A court applied res judicata to find for Moser (Plaintiff) in a suit against the United States (Defendant) based upon an earlier judgment on the same facts despite recognizing that the earlier judgment was based upon an incorrect understanding of the law.
When a mixed question of law and fact is decided in an earlier action based upon an incorrect understanding of the law, res judicata still prevents relitigation of that issue in subsequent actions.
Plaintiff and Jasper were both cadets at the U.S. Naval Academy during the Civil War. Following the war, both went on to serve as career officers in the Navy. Soon after the Civil War, Congress passed a law that granted any officer in the Navy who served during the Civil War retirement pay at three-quarters the sea pay of the next higher grade. When Plaintiff retired, he sued the United States to receive his benefits under this statute. Plaintiff succeeded in his suit on the first installment. Jasper then filed a similar action, but failed in his suit as the United States introduced a statute that stated that Naval cadets were not considered veterans of the Civil War. This statute had not been introduced in Plaintiff’s action. although it clearly would have been dispositive of Plaintiff’s action. Plaintiff then brought three subsequent actions on the next three installments and the court applied res judicata and found for Plaintiff, even though the first judgment was based upon an erroneous understanding of the law. The government appealed.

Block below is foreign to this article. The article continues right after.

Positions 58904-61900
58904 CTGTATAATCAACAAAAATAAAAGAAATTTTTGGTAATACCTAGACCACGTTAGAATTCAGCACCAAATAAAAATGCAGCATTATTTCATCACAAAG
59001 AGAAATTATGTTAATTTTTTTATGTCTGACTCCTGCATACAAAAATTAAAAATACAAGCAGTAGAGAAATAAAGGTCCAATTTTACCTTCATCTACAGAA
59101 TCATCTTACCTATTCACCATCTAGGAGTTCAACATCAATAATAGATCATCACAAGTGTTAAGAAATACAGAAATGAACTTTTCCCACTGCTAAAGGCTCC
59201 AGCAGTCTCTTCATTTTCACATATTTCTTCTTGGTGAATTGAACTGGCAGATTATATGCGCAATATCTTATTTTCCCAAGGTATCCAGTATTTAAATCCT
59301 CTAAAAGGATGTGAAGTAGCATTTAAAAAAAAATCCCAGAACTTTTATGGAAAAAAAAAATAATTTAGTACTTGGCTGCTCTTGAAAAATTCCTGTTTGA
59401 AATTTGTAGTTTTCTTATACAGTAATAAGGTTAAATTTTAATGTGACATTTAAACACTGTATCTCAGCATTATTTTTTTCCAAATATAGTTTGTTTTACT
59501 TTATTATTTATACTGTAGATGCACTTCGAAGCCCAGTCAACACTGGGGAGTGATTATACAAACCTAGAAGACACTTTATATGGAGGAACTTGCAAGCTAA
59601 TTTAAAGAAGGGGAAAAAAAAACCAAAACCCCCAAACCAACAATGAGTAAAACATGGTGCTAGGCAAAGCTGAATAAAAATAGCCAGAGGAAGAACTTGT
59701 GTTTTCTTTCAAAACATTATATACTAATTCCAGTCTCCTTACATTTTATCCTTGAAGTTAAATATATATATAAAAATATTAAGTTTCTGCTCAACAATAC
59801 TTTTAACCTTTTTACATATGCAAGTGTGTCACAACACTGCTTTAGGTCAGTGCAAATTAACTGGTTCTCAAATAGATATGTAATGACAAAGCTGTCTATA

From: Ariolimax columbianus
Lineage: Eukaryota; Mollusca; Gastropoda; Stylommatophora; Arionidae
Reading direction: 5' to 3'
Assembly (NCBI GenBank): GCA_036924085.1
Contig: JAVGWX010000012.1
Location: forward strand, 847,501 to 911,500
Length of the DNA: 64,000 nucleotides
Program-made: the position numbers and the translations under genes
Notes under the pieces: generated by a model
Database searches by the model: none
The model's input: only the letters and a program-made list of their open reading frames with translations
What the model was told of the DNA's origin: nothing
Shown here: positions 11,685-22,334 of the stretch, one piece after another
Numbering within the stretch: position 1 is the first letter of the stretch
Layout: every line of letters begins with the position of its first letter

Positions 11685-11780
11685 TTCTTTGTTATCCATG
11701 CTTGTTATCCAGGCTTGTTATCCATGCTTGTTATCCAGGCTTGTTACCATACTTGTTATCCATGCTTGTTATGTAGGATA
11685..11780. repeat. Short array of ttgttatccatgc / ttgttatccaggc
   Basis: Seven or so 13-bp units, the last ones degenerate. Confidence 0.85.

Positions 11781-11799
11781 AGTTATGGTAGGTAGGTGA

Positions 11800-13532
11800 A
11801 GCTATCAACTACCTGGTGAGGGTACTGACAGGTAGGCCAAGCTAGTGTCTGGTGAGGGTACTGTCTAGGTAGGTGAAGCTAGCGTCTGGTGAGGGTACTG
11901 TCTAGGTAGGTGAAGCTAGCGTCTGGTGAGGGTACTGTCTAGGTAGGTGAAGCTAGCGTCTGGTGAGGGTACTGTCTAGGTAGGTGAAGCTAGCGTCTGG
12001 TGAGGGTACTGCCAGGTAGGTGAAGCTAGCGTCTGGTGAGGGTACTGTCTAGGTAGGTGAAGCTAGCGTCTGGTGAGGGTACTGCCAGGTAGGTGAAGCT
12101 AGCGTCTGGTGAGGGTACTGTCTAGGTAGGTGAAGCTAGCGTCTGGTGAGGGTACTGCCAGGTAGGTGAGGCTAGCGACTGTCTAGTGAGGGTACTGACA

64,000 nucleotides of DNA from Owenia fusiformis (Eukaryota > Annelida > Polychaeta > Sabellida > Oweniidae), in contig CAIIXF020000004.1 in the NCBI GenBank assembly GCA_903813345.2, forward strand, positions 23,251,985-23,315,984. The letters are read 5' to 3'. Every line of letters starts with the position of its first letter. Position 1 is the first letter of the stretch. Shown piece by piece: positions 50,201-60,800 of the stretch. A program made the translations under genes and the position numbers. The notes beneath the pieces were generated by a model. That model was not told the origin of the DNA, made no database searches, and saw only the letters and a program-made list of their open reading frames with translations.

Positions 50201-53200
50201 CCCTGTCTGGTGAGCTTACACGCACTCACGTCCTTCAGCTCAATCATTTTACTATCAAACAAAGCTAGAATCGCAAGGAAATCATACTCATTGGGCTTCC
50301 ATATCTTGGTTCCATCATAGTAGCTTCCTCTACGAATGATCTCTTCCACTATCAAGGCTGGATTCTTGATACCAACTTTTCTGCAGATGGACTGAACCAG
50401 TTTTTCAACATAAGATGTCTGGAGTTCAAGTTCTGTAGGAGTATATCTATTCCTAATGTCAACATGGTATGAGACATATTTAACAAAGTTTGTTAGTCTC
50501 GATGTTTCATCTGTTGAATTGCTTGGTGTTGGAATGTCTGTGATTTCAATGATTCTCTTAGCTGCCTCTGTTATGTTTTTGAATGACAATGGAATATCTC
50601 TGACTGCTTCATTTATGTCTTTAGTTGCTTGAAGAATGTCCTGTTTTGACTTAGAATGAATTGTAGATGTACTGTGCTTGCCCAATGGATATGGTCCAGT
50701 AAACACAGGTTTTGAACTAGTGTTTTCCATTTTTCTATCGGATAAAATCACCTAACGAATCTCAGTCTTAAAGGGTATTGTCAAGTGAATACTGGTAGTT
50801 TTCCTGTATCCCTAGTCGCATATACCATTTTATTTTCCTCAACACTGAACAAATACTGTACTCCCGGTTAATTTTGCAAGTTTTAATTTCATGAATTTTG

When the original action is decided based upon an incorrect understanding of the law, does res judicata still bar relitigation of the question of law and fact in subsequent actions?
(Sutherland, J.) Yes. When a mixed question of law and fact is decided in an earlier action based upon an incorrect understanding of the law, res judicata still prevents relitigation of that issue in subsequent actions. When two successive claims are separate, but similar, the court must determine whether the question of fact is identical. A question of law will not have the effect of res judicata, but a mixed question of law and fact is capable of having res judicata applied. The question in this case of whether Plaintiff is a Civil War veteran is such a mixed question of law and fact. The judgment in the first case was based upon a determination of fact and law. It’s the same question raised in each successive installment claim and so the court must apply res judicata and enter judgment for Plaintiff. Affirmed.
In United States v. Stone & Downer Co., 274 U.S. 25 (1927), two importers imported the same kind of goods. Importer A prevailed in litigation to classify the goods as duty-free, while Importer B paid a substantial duty. The Supreme Court held that the litigation involving Importer A was not preclusive in Importer B’s case because the first case involved a factual determination, not a legal determination. Res judicata may not apply when the question presented is purely factual because evidence regarding factual issues can differ substantially even when litigating the status of the same type of goods. The court must evaluate the true issue involved in the two actions in order to determine whether res judicata applies.